As a mother of two young children, General Motors engineer Michell Shippy understands how therapeutic a quiet drive on the road can be. She took into account this personal experience when helping to design the interior cabin of the all-new 2015 GMC Yukon and Yukon XL. The SUV offers interior quietness that makes it a pleasure to drive.
We spoke with Michell to learn more about the enhancements engineers made to advance quietness in the all-new Yukon.
Fastlane: Can you tell us about your role with GM, and on this particular project?
Michell Shippy: I am one of two wind noise development engineers working for General Motors’ full size truck team. As such, I’m responsible for identifying and eliminating wind noise in all of our SUVs and pick-up trucks.
Prior to building the 2015 GMC Yukon, our noise team analyzed mathematical data to find potential sources of environmental noise. Part of the discovery process required we test vehicles on the open road and inside of a wind tunnel, using a giant fan that can produce up to 75 tons of air pressure. In both cases, our team listened attentively for noise entering the vehicle’s cabin. We also collaborated with design engineers to develop solutions to ensure drivers can arrive at their destinations with minimum distraction.
FL: Can you talk about some of the driving factors behind or goals with noise levels in the all-new 2015 GMC Yukon?
MS: The driving factor behind my team’s efforts was the desire to produce something very refined and great for drivers. In cooperation with the design team, our noise development team painstakingly analyzed every aspect of the 2015 Yukon to ensure its ride quietness. These aspects include – but are not limited to – the vehicle’s body size, exterior mirror shapes and various acoustic elements. We made sure that no stone was left unturned.
FL: Can you tell us about some of the challenges along the way?
MS: The biggest challenge involved balancing vehicle costs and production of the vehicle itself. Careful planning went into ensuring a quiet vehicle without incurring unnecessary costs. By being engaged very early into the program, we were able to execute changes that enabled us to better seal the vehicle before any tooling was manufactured. This established the foundation for ride quietness in the 2015 Yukon. Our team was able to avoid making costly late changes to the vehicle, which provided us with more time to spend on tweaking the details.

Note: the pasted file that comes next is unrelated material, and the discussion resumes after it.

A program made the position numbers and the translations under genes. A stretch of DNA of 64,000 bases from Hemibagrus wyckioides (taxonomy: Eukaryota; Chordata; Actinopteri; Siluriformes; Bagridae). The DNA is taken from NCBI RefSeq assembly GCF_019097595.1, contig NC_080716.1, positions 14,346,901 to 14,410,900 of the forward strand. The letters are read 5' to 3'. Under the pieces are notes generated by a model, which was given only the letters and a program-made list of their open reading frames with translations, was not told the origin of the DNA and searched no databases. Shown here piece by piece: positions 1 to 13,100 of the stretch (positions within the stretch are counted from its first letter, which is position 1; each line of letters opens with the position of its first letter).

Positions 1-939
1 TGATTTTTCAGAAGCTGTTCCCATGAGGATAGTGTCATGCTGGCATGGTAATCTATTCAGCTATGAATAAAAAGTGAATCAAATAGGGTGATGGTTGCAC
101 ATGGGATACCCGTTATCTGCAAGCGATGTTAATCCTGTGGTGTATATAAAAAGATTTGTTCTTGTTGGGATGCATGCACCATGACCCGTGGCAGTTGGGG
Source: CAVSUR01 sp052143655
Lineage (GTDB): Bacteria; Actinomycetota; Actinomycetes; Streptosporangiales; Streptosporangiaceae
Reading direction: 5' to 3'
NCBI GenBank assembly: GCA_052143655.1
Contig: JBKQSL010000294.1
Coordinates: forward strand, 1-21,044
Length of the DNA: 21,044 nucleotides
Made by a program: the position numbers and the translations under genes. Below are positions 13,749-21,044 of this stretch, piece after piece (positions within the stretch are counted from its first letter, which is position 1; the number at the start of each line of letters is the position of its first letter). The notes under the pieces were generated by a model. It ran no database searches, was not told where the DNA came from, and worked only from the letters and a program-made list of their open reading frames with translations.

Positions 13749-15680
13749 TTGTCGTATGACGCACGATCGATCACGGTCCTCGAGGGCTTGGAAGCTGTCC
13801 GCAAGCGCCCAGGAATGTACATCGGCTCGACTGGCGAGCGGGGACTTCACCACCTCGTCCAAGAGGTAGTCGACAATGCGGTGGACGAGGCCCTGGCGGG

FL: How do you see this quiet interior environment evolving or expanding on future vehicles?
MS: The Yukon customer expects a quiet and refined vehicle interior. They want to drive in peace, without any unnecessary distractions – and that’s what they’re provided with in the new model. A quiet cabin does nothing but enhance the driving experience, and I think others are starting to recognize this. As in-car technologies, such as Bluetooth and internet continue to expand, I see a broadening of this concept.
FL: What are some other things the Noise and Vibration team are working on? Is there anything surprising or unique in store for drivers that you can fill us in on?
MS: We’re always working on new and better ways of isolating noise, but we will keep those plans under wraps until they’re ready to be revealed. So please stay tuned!
Michell Shippy is the performance engineer for noise, vibration and wind noise at General Motors. She has been working on wind noise of GM’s full size trucks since 2005.